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Re: Implicit assumptions in the latest discussions
Re: Implicit assumptions in the latest discussions
Thu, 17 Sep 2020 16:01:17 +0200
>>>>> On Thu, 17 Sep 2020 15:30:48 +0200, Daniele Nicolodi <firstname.lastname@example.org>
Daniele> I admit I just read a minimal part of the posts in the current
Daniele> about making Emacs simpler, or friendlier, or more "modern" (for a
Daniele> definition of modern very different to mine). However, I would
Daniele> express my doubts about the assumptions implicit in these
Daniele> These assumptions seem to be:
Daniele> 1. Emacs would be better if it had a larger user base or the Emacs
Daniele> would be better served by an Emacs that appeals to a larger user
Daniele> think that this can be true only as far as another assumption hold,
Daniele> namely that with a larger user base there would be more manpower
Daniele> on Emacs itself, thus Emacs will become better because more people
Daniele> hacking on it.
Daniele> I don't think there can be any correlation between the number of
Daniele> of Emacs and the number of hackers interesting in working on it.
Daniele> end goal is to make Emacs development more sustainable, an easier
Daniele> get there would be to modernize the development practices used to
Daniele> on Emacs itself. However, this is a much harder (social) problem
Youʼre falling into the "the 'modern' gitlab/github etc dev practices
are better" fallacy here. Theyʼre more *familiar* to certain people,
but I donʼt really like them, because too much of the interaction is
done with a browser (and Iʼm sure Iʼm not alone). See discussions on
this list about moving to such workflows whilst ensuring that email
can still be used.
Daniele> 2. Users are not drawn to try Emacs because what Emacs is and for
Daniele> reputation, but because they expect Emacs to be like other editors.
Daniele> I think that who chooses Emacs, does so because of what Emacs is
Daniele> what it has been in its long history, not because they expect
Daniele> different. If they expect something different, Emacs has an
Daniele> technical disadvantage compared to younger editors that are based
Daniele> different technologies and that do not want (need?) to keep
Daniele> compatibility if an incredibly long history.
Daniele> Probably there are better thing that can be done to make the
Daniele> of these users better than providing "simplified" Emacs
Daniele> because the users that choose Emacs don't want a simplified Emacs,
Daniele> want better ways to access the power of Emacs.
Daniele> Having "simplified" modes also poses the problem of allowing the
Daniele> to "graduate" from the simplified environment to the full blown
Daniele> haven't see this discussed.
I think "simplified" is not the goal here, but "more familiar". Unlike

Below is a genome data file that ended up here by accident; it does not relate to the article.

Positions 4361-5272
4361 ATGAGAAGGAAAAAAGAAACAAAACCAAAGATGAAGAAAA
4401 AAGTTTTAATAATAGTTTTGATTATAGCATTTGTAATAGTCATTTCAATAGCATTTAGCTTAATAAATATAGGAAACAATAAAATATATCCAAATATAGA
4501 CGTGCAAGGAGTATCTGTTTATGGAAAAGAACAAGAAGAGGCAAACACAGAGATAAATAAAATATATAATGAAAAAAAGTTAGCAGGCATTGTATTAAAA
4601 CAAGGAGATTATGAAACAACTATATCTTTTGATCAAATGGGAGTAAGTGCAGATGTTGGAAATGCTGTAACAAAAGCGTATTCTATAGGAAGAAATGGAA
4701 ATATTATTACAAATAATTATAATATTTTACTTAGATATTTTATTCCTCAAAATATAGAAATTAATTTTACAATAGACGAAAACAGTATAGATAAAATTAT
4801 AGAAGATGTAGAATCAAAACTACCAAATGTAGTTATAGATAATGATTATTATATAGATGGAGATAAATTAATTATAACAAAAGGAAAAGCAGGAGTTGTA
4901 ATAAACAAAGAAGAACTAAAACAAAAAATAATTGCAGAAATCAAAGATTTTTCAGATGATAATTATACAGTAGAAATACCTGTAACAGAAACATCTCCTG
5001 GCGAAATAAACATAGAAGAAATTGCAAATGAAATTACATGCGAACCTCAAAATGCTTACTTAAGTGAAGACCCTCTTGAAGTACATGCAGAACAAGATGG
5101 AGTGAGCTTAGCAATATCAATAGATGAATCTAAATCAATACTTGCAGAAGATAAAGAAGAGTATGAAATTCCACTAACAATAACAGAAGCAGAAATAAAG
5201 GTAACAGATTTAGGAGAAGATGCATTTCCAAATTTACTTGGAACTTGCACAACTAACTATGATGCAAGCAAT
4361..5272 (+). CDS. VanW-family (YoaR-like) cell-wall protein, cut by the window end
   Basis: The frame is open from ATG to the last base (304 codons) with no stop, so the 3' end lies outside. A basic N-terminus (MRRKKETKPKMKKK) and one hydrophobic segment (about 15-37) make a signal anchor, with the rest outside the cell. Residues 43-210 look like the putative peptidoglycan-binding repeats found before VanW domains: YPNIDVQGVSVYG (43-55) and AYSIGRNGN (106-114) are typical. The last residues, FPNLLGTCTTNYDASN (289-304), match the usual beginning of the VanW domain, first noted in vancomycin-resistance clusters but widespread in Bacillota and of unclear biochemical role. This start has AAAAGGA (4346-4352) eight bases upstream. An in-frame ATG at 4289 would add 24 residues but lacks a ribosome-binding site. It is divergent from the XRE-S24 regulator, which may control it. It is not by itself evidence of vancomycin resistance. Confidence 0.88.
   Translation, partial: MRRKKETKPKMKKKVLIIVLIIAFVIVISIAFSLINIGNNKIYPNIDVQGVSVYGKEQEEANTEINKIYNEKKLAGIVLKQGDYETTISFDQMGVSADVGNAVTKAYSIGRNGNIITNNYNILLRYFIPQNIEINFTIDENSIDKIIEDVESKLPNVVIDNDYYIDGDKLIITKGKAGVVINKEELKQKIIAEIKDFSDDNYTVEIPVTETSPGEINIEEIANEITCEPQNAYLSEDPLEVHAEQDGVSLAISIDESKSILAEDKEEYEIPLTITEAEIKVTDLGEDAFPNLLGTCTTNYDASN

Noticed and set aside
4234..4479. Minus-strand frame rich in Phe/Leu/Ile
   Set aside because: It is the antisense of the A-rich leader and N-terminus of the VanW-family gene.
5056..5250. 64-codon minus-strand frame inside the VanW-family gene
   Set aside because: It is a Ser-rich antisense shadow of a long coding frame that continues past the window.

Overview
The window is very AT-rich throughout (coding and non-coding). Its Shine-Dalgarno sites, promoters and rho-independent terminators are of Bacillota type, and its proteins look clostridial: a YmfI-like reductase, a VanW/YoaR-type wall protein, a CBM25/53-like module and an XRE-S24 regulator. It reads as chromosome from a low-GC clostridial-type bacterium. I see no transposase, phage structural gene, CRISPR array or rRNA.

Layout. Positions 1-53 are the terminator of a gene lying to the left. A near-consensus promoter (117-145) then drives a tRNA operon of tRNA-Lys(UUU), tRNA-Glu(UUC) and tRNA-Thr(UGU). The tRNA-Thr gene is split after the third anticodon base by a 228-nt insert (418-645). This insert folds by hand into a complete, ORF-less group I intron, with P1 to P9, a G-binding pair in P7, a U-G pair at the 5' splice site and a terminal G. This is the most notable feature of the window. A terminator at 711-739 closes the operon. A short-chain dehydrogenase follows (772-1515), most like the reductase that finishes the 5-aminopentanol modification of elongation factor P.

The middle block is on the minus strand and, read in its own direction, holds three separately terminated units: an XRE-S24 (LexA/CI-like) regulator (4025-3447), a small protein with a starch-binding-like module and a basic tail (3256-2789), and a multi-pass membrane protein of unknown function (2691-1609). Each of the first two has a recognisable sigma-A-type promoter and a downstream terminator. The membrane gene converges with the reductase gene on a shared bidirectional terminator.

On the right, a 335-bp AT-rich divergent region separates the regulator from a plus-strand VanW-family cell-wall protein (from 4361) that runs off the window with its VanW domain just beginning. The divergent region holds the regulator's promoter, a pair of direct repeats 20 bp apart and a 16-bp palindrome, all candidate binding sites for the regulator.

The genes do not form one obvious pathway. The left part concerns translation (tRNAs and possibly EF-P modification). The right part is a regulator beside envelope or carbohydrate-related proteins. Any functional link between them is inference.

development practices, I see no issue here with offering that kind of
experience by default, since I can turn it off easily. The
"graduation" problem exists, but thatʼs easily solved with
Daniele> 3. Emacs is perfect as it is, but the users do not understand it.
Daniele> I feel that a lot of the discussions are centered toward having
Daniele> simplify Emacs to make it more appealing to new users or to some
Daniele> specific classes of prospective users. Wouldn't it be more
Daniele> and wouldn't it be better for who already has invested in Emacs
Daniele> the current users) to discuss ways to make Emacs better for
Daniele> For example, GNU/Linux is the platform where Emacs should run best,
Daniele> however, as far as I know, there is currently no way to run Emacs
Daniele> Wayland compositor, and Wayland is the future of graphical
Daniele> GNU/Linux. Also, some of the complexity of hacking on Emacs, comes
Daniele> supporting a wide range of graphical toolkits. Wouldn't it be a
Daniele> worthwhile goal to support a graphical toolkit that works on
Daniele> and then make it the only one supported (at least on GNU/Linux) and
Daniele> redirect some hacking energy into making this solution a good
Daniele> for everyone (hacking on the toolkit itself if necessary)? This
Daniele> much more important to keep Emacs relevant in a few years from now
Daniele> a Emacs-simplified-mode.
Thereʼs an effort underway already to port emacs to 'pure' gtk, which
allows running directly on Wayland. See eg
Daniele> While the use of a specific graphical toolkit may seems a technical
Daniele> issue far from the current discussions, I would like to point out
Daniele> also this is mostly a "social" issue: removing support for other
Daniele> toolkits will affect those that for one reason or another prefer
Daniele> Motif Emacs.
There are people who are very attached to using the Lucid toolkit, and
they have valid reasons. Once the 'pure' gtk is in, thereʼs no reason
to remove Lucid support, but there'd also be no reason to enhance it.
- Implicit assumptions in the latest discussions, Daniele Nicolodi, 2020/09/17
- Re: Implicit assumptions in the latest discussions,
Robert Pluim <=
- Re: Implicit assumptions in the latest discussions, Daniele Nicolodi, 2020/09/17
- Re: Implicit assumptions in the latest discussions, Arthur Miller, 2020/09/17
- Re: Implicit assumptions in the latest discussions, Daniel Martín, 2020/09/17
- Re: Implicit assumptions in the latest discussions, Caio Henrique, 2020/09/17
- Re: Implicit assumptions in the latest discussions, Robert Pluim, 2020/09/17
- Re: Implicit assumptions in the latest discussions, Eli Zaretskii, 2020/09/17
- Re: Implicit assumptions in the latest discussions, Mingde (Matthew) Zeng, 2020/09/17
- Re: Implicit assumptions in the latest discussions, Emanuel Berg, 2020/09/18